Harris County Forensic Science Institute ruled that Dennis Jackson died from severe blunt force trauma.
Family in Deep Mourning
“After my father passed, my older brothers stepped up to lead the family,” Lana Jackson, the victim’s younger sister said in an email sent to this reporter.
Dennis, according to Ms. Jackson, “The oldest of my siblings had accepted the bulk of the responsibility as protector. Like Daddy, Dennis was strong in person but even stronger in spirit.”
Lana painfully recalls the day ten years ago when the moment she discovered the worst tragedy of her life.
“I remember it like it was yesterday.”
“It was the summer of 2013, and I had just landed my dream job at a prominent law firm. I was headed to work, and the sun was high in the sky, making it hot and humid – nothing out of the ordinary for Texas weather. This day, however, I recall being increasingly agitated by the sweltering heat. It was an agitation that started hours prior as I remembered waking up and my spirit feeling uneasy and nervous.”
“Then my phone rang. At the other end was my mother. The sheer terror and agony in her voice told me that something was horribly wrong – that something was falling apart.”
“No sooner than I could say hello, my mother screamed, “Dennis is dead!”
Lana said she tried her best to simultaneously breathe and wrap her head around what she’d just heard. “My voice went silent, but my thoughts were screaming.”
“Dennis is not dead. How could he be dead when he’s a master of martial arts? Maybe Mom misunderstood whatever she’d been told. Maybe he killed someone! Dennis is not dead!”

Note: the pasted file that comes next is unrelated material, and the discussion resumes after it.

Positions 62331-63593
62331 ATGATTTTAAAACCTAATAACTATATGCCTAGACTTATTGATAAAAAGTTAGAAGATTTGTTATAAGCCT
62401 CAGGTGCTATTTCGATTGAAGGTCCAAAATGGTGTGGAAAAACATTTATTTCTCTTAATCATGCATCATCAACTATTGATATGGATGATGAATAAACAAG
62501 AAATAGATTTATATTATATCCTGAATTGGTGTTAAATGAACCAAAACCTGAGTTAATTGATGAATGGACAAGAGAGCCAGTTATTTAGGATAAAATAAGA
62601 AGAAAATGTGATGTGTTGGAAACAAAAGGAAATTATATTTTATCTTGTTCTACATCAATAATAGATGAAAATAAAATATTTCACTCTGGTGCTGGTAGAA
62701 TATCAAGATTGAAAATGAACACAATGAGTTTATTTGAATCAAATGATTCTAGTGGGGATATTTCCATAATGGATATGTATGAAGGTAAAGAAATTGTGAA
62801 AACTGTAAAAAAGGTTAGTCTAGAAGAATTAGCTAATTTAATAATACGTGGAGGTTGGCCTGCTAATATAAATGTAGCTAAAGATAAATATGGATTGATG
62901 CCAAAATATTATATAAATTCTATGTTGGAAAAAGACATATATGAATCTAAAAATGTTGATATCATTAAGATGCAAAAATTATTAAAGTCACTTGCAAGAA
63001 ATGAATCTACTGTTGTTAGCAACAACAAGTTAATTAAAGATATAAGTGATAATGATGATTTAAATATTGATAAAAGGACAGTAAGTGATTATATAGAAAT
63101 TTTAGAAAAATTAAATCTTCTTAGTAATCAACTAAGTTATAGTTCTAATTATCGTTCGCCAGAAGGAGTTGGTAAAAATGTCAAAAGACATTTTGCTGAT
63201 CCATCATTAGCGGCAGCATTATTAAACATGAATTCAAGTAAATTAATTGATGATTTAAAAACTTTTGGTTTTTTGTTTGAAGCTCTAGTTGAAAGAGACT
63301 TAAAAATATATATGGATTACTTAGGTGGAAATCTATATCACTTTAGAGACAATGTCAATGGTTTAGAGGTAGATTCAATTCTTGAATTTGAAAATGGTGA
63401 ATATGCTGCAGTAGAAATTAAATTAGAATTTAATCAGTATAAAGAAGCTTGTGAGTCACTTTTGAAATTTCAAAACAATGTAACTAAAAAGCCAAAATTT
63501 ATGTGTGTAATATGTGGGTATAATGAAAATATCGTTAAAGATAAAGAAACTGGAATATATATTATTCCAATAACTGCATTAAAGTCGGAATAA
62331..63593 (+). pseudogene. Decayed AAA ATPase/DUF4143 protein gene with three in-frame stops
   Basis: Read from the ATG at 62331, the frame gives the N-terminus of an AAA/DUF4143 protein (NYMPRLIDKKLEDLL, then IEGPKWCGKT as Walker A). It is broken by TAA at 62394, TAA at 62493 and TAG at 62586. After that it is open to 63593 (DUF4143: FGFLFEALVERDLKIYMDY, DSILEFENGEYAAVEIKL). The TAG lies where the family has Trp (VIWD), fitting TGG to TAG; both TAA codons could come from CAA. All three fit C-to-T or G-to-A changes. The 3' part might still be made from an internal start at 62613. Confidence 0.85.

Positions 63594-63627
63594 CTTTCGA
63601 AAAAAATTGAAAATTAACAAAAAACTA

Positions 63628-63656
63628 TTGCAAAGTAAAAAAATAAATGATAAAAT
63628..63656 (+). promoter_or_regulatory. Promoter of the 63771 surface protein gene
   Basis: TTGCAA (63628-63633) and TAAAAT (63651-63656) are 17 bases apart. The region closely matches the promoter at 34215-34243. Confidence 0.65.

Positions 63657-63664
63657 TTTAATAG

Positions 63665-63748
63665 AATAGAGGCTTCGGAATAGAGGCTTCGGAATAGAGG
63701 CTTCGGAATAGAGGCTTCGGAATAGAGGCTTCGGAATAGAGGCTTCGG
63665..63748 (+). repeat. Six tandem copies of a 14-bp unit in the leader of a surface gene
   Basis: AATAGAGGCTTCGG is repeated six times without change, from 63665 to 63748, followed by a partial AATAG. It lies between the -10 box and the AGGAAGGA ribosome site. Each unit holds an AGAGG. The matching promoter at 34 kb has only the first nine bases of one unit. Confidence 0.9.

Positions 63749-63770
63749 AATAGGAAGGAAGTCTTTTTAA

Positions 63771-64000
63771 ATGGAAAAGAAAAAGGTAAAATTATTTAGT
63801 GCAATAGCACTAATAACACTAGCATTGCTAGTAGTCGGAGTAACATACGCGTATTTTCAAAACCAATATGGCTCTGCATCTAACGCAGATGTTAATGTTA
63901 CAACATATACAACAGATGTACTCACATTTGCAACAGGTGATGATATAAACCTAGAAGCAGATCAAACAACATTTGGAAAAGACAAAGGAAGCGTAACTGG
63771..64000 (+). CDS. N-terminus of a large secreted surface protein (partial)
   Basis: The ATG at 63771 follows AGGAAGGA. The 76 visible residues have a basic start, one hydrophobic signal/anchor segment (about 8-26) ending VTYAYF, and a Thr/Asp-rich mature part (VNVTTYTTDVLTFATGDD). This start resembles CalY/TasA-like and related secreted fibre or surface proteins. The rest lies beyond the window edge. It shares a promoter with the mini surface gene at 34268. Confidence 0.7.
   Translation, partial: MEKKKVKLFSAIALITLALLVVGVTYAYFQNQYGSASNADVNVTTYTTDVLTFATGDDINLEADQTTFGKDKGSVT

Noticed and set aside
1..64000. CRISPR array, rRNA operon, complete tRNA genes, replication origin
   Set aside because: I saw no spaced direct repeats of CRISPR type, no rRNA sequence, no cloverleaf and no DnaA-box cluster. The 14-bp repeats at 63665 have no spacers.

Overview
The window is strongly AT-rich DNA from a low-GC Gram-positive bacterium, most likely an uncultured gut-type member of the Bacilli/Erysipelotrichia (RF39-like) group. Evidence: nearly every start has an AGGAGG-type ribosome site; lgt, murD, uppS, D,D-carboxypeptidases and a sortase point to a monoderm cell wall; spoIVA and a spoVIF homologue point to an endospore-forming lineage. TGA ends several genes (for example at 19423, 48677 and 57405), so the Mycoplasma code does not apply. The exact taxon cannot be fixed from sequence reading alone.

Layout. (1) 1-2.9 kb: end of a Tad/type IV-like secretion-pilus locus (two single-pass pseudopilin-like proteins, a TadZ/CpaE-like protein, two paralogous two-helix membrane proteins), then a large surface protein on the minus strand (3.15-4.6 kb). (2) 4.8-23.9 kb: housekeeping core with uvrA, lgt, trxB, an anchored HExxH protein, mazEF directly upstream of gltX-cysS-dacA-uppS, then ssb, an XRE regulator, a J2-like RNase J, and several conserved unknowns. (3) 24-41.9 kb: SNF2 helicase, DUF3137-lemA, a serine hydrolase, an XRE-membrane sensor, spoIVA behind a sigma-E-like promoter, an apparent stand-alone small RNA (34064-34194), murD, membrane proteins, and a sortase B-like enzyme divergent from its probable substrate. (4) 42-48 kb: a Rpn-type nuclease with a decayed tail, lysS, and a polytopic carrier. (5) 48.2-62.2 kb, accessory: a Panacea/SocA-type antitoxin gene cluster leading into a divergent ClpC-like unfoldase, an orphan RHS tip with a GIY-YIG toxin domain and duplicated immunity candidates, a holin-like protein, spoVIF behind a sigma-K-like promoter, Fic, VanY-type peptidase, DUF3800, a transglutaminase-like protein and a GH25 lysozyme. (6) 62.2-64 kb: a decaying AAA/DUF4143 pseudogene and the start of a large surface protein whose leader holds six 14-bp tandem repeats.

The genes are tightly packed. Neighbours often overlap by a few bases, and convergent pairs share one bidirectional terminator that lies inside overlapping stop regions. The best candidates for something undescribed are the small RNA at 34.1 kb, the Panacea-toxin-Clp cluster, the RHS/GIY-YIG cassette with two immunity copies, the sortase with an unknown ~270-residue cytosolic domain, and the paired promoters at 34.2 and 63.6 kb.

But Dennis Jackson was dead. He had been beaten practically unrecognizable.
Meanwhile, 10823 Moonlit Meadows Court had been declared a full-blown homicide investigation.
Dennis was self-employed as a car detailer and he was a very good mechanic. Relatives told Detectives that Dennis had no known enemies and that he had 10 children.
“Losing my dad hit me very hard,” said Tyishia Satcherwhite, the victim’s daughter. “My dad was taken without a chance to say goodbye. He kept things real with me. I miss his cooking, his laughing, jokes, and made-up raps, and I miss his happiness.” Tyishia says everything is gone all because “someone chose to end his and my happiness.”
Unbeknown to Dennis’ family, his live-in girlfriend Trish Hawkins was pregnant with Dennis’s eleventh child. Although Dennis had been a cigarette smoker he was very athletic and had won a Black Belt in martial arts.
Sheriff investigators compared notes and exchanged theories about what possibly happened. Their suspicion immediately fell on Dennis’s girlfriend Trish Hawkins. “Something didn’t seem right. Things were out of place,” Sgt. Felipe Rivera recalled during a cell phone interview. “You know how you get this hunch about someone but you can’t prove it.”
“First, Trish Hawkins’s story doesn’t quite add up. I am not saying she’s guilty of murder. But I got enough experience in this business to know when something isn’t right.”
Commenting on the piece of cloth placed on the victim’s face, Rick Moreno said this was a sign of someone who didn’t want to see the dead man’s face after killing him. “If the killer was a stranger there was no attachment, no emotional connection, there wouldn’t be no reason to cover a dead person’s face,” Moreno said. “The person who killed Dennis Jackson most likely knew him.”
Based on a thorough examination of the house Investigators said there was no forced entry and that Trish said the reason she left the gate open outside the house was because she left it open for a new yard man she had hired.